One of the new theories that has been making its way into NBA analyst and media reports is the concept that perhaps it is minutes played, and not age, that determines a player's career arc. This has become relevant because of the generation of superstars that came straight from high school to the league starting with Kevin Garnett in the mid-90s that are now entering their 30s. As a Garnett fan, I have seen many recent articles taking it as all-but-a given that the minutes are the key, and since Garnett has already logged more minutes than guys like Larry Bird did in his career there are many ready to hand him his watch and cane as he inevitably slows down.
I guess my question is, though...when did it become a fact that minutes, not age, is the key factor? I internet-searched to see if there was this body of evidence that I was unaware of, but all I could find were articles like this that mention the theory and then began to run with it as potential fact. As far as I knew, the whole reason that this was a theory to begin with was that the NBA doesn't have much experience with players that entered the league as teenagers...so why is everyone so confidant now that they know that minutes determine career arc better than age?
Because if you look at their careers thus far it has been age, not games played, that has seemed to determine their production arcs. After all, if it is minutes played that determines your "player age" then preps-to-pros stars should also hit their peak earlier in their careers, right? Wrong. A person just naturally hits their physical peak in their mid-to-late 20s, and the prep-to-pros guys have been no exception. Kobe Bryant had his best statistical year at age 27, just like Kevin Garnett did. Meanwhile, Tim Duncan (who played four years of college) peaked statistically at ages 25-26. Michael Jordan, who played two years of college, hit his statistical peak from ages 24 - 27. David Robinson, who played four years of college and did a two-year military tour before entering the NBA at age 24 still hit his statistical peak at age 28.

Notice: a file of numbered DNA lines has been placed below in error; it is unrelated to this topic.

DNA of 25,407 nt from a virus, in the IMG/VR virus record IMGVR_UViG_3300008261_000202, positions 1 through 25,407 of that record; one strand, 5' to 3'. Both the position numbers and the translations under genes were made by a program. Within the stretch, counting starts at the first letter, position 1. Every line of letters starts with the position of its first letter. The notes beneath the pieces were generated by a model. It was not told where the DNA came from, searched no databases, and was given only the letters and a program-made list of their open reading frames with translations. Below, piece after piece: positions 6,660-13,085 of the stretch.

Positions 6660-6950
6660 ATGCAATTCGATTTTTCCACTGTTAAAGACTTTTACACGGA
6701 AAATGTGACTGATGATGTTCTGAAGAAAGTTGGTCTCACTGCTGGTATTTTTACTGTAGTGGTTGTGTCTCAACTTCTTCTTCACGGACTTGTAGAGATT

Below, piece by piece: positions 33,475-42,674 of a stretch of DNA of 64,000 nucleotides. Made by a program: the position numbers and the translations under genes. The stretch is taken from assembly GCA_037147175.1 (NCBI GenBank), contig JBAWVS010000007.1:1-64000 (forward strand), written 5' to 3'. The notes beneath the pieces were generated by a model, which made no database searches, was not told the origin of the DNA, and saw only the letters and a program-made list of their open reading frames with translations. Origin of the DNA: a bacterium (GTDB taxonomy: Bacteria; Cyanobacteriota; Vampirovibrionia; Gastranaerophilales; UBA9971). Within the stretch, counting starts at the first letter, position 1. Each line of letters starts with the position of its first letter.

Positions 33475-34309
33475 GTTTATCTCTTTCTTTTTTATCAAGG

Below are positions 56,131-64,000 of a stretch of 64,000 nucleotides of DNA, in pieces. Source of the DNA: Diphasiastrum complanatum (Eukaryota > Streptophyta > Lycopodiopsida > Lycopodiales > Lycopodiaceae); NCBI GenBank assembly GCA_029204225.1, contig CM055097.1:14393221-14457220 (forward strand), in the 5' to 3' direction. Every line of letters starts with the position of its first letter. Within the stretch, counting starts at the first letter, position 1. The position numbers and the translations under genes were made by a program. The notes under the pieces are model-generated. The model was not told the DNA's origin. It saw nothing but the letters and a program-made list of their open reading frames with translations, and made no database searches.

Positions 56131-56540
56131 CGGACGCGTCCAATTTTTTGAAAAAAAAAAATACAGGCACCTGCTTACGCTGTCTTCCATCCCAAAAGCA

In other words, the prep-to-pros look exactly like their college-going peers in their career arcs up to this point. So outside of the fact that this new theory sounds kinda cool...why are we so certain that all of a sudden their career arcs are suddenly going to diverge? Yes, Charles Barkley and Dominique Wilkins had declined and retired before they had played as many minutes as KG...and they were also 37 and 39 years old. Unless there is something that I have missed, I am going to wait and see before I decide that the Celtics are on the edge of an age cliff with their roster. Because as I recall, Hakeem Olajuwon peaked and dominated the league in his early 30s...Karl Malone won two MVPs after the age of 33...Kareem Abdul-Jabbar was named MVP and won four rings after the age of 32. Players these days are actually healthier and playing LONGER than they did in the past, so pardon me if I require a bit more proof than "well, because someone else thought it might maybe work this way" before I believe something to be true.